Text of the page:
With Rule #1, Do not complain about low-ratings on your book These groups do not like an author who complains about getting low ratings, or is constantly complaining about not receiving reviews after they host a giveaway. They will say that the reviews are for readers and not authors. They are right because Goodreads is a reader’s site, and they have given the author some space to showcase their work with the Author Program.
The information that I am giving you have been told and told again, but I still see authors making the same mistakes. As authors, we need to step back and remember that we are also readers. We need to remember the same tranquil state when we are at the library or bookstore searching for the next page turner. I know I do not like it when I am shopping in a retail store and an overanxious salesperson tries to sell me something that I don’t need, want, or is not interested in. I usually walk out of the store. We should also not barge in, as authors, to a situation that we were not invited to self-promote our latest book.
I joined Linkedin in 2013 because I felt the discussions on Goodreads were being overwrought with authors and only readers bickering and I had read a thread that a fellow poet was on in Goodreads say that he had had a good discussion on Linkedin. So, I decided to open up an account and see what it was about. I set up my account with all my vital information (as a writer) and proceeded to sign up to some groups. Of course, I signed up to some poetry groups but also some groups that focused on writers in general like Aspiring Writers, Aspiring Writers Blogs, Authors & Writers of Fiction and Non-Fiction, and Books and Writers. I did my usual observance before the plunge and checked out what was being said. I noticed that a lot of the discussions on Linkedin lasted for days and even weeks without a break. The discussions were mostly civil and when there were disagreements it was civil as well. I noticed that there was not a real presence of "only readers" or “spamming” on threads.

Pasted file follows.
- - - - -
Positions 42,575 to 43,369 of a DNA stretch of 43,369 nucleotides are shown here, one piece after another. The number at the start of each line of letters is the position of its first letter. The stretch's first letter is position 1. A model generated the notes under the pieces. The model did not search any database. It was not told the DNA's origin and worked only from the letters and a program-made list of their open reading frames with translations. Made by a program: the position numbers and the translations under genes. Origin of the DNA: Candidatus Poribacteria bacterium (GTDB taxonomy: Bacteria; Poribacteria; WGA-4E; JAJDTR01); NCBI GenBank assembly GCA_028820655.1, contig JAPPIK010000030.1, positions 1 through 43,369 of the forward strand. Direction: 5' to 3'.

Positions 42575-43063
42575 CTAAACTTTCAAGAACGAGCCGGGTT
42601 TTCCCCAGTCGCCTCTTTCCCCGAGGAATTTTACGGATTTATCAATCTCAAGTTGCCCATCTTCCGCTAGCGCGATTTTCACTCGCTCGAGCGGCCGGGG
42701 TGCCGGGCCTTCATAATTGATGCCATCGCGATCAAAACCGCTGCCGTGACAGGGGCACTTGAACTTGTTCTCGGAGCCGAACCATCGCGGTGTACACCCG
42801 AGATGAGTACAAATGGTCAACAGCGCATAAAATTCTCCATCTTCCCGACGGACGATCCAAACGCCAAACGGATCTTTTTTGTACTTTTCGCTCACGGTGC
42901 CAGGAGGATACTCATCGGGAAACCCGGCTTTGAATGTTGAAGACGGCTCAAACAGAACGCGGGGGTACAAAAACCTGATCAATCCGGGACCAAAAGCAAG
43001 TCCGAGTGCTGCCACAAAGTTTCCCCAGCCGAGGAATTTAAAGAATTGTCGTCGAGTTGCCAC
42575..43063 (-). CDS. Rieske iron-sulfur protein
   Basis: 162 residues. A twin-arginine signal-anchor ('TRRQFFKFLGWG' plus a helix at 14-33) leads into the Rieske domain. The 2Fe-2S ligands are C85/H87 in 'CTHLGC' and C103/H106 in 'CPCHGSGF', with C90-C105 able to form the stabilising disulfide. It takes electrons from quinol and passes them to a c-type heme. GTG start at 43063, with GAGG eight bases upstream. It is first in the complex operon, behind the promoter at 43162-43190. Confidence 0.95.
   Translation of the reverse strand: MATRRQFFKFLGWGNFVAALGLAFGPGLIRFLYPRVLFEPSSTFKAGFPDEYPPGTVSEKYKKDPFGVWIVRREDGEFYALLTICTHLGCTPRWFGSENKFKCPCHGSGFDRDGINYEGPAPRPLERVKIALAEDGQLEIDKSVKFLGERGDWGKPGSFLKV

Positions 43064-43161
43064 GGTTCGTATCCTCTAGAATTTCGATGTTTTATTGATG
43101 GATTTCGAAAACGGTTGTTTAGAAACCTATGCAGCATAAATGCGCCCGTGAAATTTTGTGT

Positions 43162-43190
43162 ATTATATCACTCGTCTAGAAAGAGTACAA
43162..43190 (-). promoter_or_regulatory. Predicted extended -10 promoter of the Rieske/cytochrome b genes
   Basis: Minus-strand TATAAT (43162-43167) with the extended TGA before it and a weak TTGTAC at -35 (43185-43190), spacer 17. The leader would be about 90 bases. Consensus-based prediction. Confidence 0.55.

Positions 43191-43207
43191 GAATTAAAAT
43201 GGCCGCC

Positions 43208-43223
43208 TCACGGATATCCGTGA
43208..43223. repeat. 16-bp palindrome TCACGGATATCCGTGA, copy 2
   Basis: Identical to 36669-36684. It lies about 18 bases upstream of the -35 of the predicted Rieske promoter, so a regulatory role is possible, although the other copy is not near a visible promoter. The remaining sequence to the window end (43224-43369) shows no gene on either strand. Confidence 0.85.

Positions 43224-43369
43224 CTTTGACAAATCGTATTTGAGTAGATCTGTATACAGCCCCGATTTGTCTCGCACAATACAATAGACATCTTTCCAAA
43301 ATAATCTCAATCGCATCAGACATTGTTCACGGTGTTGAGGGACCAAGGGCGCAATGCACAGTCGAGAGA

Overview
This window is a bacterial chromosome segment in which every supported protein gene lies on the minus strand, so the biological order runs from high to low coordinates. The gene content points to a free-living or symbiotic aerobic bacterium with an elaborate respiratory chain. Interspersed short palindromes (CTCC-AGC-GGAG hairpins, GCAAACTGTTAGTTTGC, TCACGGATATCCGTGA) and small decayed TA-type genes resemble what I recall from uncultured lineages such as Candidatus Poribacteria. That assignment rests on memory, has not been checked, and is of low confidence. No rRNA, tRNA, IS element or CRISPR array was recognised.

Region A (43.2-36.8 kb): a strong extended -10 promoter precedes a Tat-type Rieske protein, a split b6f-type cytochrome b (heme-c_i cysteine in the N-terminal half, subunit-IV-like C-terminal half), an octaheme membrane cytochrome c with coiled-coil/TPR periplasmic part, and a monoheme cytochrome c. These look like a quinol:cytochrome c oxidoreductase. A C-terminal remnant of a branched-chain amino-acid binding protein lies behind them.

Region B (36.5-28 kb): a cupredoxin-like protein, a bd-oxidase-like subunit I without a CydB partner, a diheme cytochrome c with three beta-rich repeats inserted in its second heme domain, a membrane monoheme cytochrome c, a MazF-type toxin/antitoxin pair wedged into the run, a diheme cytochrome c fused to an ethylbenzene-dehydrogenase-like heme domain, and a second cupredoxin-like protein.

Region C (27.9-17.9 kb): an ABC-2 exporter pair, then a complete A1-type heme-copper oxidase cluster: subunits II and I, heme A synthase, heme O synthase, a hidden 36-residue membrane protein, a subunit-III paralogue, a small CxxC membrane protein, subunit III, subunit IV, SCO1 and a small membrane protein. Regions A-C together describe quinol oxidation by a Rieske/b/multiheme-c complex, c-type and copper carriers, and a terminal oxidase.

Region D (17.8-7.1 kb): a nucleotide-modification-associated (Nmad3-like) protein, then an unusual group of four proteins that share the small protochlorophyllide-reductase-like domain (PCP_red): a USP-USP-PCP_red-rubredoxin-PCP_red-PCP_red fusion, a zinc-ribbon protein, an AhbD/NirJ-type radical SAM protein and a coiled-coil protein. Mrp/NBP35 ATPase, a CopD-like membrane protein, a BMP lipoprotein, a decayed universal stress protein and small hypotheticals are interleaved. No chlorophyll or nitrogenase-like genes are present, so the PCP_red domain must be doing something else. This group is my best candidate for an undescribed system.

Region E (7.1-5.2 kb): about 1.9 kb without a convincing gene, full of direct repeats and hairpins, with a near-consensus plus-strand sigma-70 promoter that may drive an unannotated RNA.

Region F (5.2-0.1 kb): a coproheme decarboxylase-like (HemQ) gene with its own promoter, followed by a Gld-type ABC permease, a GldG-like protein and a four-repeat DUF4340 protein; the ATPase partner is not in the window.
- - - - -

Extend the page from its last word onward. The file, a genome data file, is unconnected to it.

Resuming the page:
My advice for being a better writer and author on Goodreads and Linkedin, is to pick a few groups that is of interest to you, observe, be a reader first, a writer/author second, and participate.
Here are some vocabulary words that you should know (From Wikipedia, the free encyclopedia)
Flaming: a hostile and insulting interaction between Internet users, often involving the use of profanity.
Sockpuppet: an online identity used for purposes of deception. The term, a reference to the manipulation of a simple hand puppet made from a sock, originally referred to a false identity assumed by a member of an Internet community who spoke to, or about, themselves while pretending to be another person. The term now includes other misleading uses of online identities, such as those created to praise, defend or support a person or organization, or to circumvent a suspension or ban from a website. A significant difference between the use of a pseudonym and the creation of a sockpuppet is that the sockpuppet poses as an independent third-party unaffiliated with the puppeteer. Many online communities attempt to block sockpuppets.
Logrolling: In an academic context, the Nuttall Encyclopedia describes logrolling as "mutual praise by authors of each other's work".
(This article was first published in the January 2015 For Writers (ALL ABOUT WRITING) Newsletter)